RESPECT FOR HUMAN RIGHTS
 
HONDURAS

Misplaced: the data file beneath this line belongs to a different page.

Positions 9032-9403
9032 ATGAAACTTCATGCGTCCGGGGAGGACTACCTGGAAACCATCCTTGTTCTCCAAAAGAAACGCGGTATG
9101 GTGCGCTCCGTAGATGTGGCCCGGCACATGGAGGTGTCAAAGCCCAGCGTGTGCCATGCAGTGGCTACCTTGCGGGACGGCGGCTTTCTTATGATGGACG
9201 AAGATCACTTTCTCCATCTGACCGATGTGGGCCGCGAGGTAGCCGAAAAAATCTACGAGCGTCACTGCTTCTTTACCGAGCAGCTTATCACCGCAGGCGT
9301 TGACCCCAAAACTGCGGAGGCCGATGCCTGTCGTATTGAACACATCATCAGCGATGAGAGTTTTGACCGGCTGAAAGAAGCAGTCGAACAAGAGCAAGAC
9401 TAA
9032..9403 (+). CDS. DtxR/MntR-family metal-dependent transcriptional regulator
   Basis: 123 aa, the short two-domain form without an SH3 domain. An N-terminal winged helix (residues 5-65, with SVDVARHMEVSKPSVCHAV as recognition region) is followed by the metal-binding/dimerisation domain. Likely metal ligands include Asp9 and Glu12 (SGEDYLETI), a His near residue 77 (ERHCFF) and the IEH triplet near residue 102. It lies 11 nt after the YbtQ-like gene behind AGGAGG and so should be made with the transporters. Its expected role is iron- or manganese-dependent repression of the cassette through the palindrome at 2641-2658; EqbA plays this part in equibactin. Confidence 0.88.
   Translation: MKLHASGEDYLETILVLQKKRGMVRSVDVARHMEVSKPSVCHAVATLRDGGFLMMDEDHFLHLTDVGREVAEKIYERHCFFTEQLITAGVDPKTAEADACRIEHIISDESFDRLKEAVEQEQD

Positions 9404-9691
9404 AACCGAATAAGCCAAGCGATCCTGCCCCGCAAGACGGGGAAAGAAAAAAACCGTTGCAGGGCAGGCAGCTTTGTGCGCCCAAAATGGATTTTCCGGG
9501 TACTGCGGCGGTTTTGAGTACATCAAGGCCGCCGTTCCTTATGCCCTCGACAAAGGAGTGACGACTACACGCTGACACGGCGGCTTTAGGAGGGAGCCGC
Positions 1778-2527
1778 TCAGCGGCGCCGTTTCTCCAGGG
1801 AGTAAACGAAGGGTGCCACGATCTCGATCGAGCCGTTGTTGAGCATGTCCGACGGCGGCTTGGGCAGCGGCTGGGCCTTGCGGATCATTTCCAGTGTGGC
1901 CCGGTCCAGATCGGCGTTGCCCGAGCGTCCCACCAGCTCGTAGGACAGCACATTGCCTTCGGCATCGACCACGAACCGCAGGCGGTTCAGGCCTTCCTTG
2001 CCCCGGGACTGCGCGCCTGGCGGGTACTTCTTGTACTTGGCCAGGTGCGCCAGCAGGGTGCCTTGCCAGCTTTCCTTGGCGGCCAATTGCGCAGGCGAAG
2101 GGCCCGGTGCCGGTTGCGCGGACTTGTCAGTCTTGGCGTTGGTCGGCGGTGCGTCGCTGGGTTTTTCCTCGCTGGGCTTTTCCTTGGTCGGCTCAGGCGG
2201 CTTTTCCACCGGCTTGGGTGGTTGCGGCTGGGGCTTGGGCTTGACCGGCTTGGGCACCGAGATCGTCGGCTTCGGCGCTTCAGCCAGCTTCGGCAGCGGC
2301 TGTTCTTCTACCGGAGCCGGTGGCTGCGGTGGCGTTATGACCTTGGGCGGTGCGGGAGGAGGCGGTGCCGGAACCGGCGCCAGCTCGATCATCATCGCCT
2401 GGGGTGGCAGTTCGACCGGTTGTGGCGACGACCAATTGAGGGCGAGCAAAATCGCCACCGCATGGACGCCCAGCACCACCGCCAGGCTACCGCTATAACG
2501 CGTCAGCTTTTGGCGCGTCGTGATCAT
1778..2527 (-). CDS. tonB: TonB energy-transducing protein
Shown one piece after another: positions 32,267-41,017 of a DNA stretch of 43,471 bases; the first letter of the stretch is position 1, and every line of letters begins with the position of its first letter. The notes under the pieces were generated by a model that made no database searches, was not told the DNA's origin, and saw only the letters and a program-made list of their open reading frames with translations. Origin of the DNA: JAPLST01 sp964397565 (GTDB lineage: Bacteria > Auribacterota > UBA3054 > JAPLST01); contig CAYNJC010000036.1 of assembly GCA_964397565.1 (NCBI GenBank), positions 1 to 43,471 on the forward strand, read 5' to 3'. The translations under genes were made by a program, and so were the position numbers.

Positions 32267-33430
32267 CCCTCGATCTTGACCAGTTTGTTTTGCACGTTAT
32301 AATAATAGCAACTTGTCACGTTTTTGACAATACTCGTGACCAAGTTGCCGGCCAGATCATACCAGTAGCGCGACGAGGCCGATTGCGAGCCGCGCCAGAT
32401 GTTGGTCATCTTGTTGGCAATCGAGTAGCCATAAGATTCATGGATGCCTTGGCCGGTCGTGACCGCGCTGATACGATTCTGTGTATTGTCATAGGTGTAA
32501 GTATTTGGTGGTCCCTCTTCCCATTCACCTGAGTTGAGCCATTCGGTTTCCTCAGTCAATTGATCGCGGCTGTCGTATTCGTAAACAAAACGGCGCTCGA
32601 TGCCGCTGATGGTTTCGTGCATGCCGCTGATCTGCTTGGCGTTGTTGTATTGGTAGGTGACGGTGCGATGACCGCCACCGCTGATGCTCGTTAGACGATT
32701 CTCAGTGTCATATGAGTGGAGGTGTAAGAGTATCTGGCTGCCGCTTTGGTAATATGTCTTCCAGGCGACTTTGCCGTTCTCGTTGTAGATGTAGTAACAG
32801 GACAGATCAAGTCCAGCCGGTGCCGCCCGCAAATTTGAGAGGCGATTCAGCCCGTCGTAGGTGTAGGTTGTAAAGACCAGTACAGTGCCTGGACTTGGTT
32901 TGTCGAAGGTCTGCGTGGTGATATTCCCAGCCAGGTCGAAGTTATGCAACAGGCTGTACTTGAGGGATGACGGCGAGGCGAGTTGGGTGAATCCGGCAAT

2Section 1 Respect for the Integrity of the Person, Including Freedom From:a. Arbitrary or Unlawful Deprivation of LifeDuring the year confrontations over a long-standing land dispute between ownersof African palm plantations and protesting rural agricultural workers in the AguanValley, Colon Department resulted in the deaths or injuries of approximately 17agricultural workers, 13 private security guards, and one police officer. Humanrights groups alleged that police and private security guards used disproportionateforce against protesting workers. Plantation owners asserted that on severaloccasions some armed members of the Unified Aguan Agricultural Workers'Movement (MUCA) invaded their plantations, resulting in the killings of securityguards. Following a November 15 confrontation between agricultural workersbelonging to the Peasant Movement of the Aguan (MCA) and private securityguards at the Tumbador Farm, which left at least four agricultural workers dead,the government dispatched a 400-person, civilian-led contingent of police andmilitary officials to Aguan, with the stated mission to disarm the opposing groupsinvolved in the confrontation. The government also dispatched prosecutors toAguan to assist in police investigations, but as of year's end there were no reportedinvestigations of the killings.On February 4, unknown actors abducted and strangled Vanessa Zepeda inTegucigalpa. The victim's parents alleged that her death was connected to herinvolvement in the anticoup Resistance movement (Resistance). On March 15,authorities arrested and charged with murder Rafael Alejandro Sierra Linares forthe killing. By year's end a police investigation had concluded that the killing wasnot related to Zepeda's political activities, and Sierra Linares was in detentionawaiting trial.Human rights nongovernmental organization (NGO) Committee of Relatives of Detained and Disappeared in Honduras (COFADEH) reported that on February 15,four unknown men in Comayaguela fatally shot Julio Funes, a member of thewater and sewer workers union (SITRASANAA) and a local leader of theResistance. COFADEH alleged that Funes had received death threats due to hisanticoup activities. Police identified as suspects several gang members and stated